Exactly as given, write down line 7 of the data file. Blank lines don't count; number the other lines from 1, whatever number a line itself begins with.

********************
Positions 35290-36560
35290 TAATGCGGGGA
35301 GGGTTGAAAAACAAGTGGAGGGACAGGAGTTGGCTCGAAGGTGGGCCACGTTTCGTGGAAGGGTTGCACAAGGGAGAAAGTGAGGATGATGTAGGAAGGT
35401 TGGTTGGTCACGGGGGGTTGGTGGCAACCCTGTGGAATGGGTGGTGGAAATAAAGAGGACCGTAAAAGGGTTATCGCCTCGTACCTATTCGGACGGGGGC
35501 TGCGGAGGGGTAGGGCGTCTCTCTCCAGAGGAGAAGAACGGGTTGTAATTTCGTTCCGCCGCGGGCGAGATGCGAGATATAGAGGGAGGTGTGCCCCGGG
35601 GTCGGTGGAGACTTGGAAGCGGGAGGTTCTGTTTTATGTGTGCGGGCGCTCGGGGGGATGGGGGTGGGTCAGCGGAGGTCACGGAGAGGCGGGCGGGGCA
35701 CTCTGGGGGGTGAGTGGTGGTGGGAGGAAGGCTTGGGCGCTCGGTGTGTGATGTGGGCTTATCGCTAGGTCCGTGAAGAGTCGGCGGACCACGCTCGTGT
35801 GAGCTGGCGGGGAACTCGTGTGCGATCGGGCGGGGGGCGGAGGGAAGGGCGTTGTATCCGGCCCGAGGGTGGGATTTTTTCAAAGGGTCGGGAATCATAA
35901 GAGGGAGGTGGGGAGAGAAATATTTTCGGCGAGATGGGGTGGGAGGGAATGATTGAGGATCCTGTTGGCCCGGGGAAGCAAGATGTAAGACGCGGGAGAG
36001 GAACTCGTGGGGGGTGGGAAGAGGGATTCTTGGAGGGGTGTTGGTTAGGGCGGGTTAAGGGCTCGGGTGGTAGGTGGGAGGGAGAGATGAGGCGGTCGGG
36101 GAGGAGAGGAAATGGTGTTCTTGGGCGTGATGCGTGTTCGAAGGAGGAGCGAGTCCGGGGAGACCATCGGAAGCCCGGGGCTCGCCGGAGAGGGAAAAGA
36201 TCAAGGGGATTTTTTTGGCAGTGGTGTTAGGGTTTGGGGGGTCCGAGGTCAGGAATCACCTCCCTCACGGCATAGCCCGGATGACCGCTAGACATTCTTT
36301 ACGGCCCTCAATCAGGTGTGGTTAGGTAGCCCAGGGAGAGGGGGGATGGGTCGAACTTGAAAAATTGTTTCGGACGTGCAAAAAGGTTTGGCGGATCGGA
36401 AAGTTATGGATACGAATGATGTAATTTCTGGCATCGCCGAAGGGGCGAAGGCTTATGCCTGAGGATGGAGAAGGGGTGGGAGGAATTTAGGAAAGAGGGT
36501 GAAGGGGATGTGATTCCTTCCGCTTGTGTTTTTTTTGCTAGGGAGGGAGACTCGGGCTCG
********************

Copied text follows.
35701 CTCTGGGGGGTGAGTGGTGGTGGGAGGAAGGCTTGGGCGCTCGGTGTGTGATGTGGGCTTATCGCTAGGTCCGTGAAGAGTCGGCGGACCACGCTCGTGT